Notes from the importer:  Claude Courtois has created a small farm which exemplifies what biodynamic is in terms of biodiversity and self-sufficiency, although he does not consider himself to be a biodynamic grower. He farms a balanced & completely chemical free 13-hectares of vines in the heart of the VDP Sologne. Courtois also grows organic wheat, which he feeds to his cows. “Nothing comes into my vineyard,” he says, meaning no chemicals ever. He has created a well-balanced, bio-diversity with trees, fruit trees, vines, woods, and fields. No pesticides, herbicides, fungicides, chemical fertilizers, or synthetic chemicals of any kind are allowed on the vines or in the soil of the vineyards. He has his own methods for promoting the diverse life of the soil. The grapes—Gamay, Cabernet Franc, Côt (Malbec), Cabernet Sauvignon, Sauvignon Blanc & Pineau d’ Aunis—are harvested by hand and only indigenous yeasts are used during fermentation. Claude regards the soil on his farm as a living organism. He lives in harmony with nature and the wines he crafts are a pure and vibrant testament to outstanding Biodynamic winemaking.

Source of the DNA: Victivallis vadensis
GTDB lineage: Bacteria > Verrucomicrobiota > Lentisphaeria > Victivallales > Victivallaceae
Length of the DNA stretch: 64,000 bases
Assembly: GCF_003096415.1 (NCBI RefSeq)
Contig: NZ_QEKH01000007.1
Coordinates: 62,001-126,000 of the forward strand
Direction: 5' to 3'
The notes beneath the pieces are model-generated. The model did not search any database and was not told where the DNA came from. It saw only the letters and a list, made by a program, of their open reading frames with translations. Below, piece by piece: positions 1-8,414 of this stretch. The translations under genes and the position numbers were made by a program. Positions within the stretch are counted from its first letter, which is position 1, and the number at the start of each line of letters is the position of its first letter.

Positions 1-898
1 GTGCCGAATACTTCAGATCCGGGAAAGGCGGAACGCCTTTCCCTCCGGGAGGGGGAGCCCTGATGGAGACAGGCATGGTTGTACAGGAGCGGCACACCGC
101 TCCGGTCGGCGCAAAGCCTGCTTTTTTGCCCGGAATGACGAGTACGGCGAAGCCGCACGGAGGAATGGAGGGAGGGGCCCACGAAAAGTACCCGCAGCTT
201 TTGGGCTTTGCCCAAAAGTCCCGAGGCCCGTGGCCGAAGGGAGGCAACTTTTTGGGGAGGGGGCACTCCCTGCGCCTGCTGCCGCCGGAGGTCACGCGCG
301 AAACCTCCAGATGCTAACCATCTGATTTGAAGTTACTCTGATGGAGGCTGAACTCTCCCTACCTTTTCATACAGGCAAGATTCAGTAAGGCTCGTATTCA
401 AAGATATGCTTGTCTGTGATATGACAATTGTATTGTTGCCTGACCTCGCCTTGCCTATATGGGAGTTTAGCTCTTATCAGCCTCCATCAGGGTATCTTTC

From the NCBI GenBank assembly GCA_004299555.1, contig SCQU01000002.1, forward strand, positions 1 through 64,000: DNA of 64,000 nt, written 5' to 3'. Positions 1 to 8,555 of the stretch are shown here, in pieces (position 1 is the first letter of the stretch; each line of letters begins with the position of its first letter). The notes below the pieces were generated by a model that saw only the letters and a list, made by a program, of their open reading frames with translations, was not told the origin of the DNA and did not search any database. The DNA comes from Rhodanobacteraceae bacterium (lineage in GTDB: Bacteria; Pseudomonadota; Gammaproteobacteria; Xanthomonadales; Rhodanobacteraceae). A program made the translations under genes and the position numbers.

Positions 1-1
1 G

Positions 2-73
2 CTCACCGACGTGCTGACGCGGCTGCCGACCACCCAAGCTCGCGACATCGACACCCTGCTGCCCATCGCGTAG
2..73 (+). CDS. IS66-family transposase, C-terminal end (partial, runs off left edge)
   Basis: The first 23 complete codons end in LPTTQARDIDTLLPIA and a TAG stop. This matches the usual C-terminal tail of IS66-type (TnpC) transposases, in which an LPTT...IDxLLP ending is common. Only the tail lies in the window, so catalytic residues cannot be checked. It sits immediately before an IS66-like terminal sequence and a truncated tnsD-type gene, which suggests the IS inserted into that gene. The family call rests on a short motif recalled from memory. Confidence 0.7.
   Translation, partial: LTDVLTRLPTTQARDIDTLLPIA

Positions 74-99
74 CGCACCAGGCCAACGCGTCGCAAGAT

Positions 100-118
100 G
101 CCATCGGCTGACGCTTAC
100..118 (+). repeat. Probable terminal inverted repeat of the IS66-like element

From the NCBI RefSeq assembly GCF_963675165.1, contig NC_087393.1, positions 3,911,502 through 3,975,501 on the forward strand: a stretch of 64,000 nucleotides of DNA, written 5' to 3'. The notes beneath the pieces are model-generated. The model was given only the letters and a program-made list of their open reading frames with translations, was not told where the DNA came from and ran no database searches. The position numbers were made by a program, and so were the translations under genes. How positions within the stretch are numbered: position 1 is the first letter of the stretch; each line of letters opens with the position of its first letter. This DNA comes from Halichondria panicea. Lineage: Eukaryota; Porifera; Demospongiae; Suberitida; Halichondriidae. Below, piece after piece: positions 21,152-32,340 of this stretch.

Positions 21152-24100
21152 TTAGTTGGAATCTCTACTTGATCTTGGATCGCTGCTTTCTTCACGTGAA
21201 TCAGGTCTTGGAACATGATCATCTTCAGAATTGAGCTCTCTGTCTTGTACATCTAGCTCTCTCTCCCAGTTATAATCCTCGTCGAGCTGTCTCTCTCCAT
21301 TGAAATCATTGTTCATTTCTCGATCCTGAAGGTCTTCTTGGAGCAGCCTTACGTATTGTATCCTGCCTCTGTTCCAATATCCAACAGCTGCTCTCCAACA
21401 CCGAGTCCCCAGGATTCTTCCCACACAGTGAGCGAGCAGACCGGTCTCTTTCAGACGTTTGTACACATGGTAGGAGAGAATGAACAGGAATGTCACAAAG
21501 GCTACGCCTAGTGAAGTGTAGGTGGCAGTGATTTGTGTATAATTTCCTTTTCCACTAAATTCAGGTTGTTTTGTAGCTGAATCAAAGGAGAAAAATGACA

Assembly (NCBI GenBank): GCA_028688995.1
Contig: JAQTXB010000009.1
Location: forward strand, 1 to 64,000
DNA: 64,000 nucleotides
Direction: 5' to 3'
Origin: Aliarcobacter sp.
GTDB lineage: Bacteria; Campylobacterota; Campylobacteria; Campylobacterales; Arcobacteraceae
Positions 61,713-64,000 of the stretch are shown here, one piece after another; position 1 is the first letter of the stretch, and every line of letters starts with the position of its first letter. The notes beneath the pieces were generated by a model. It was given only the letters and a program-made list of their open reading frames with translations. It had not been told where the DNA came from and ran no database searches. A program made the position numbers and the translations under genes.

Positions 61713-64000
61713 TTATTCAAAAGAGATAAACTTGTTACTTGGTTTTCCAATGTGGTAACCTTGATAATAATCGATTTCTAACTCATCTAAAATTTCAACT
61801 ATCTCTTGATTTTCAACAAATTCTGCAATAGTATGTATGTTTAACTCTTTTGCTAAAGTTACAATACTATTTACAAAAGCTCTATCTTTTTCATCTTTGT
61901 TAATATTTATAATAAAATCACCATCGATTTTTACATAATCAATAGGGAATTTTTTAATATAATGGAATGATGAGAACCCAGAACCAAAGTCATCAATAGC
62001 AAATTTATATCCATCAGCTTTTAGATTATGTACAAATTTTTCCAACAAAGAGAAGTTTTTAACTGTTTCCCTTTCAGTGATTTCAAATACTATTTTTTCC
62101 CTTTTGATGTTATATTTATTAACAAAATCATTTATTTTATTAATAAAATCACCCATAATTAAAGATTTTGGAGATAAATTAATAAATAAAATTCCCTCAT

Claude, who is growing older, has started to pass off the winemaking to his son Etienne, who is already showing immense promise…read more.

Friday Wine Tasting in the Shop, 5pm-8pm

Domaine Catherine & Didier Tripoz 2014 Mâcon Charnay Clos des Tournons

Didier Tripoz took over this 13ha domaine located in the southern part of the Mâcon region in 1989. Catherine & Didier work the land like their families have for generations: they allow grass to grow between the rows and plow regularly to encourage an active biological environment. They practice “lutte raisonée” (the reasoned-fight, or sustainable farming) on vines that average 45 years old.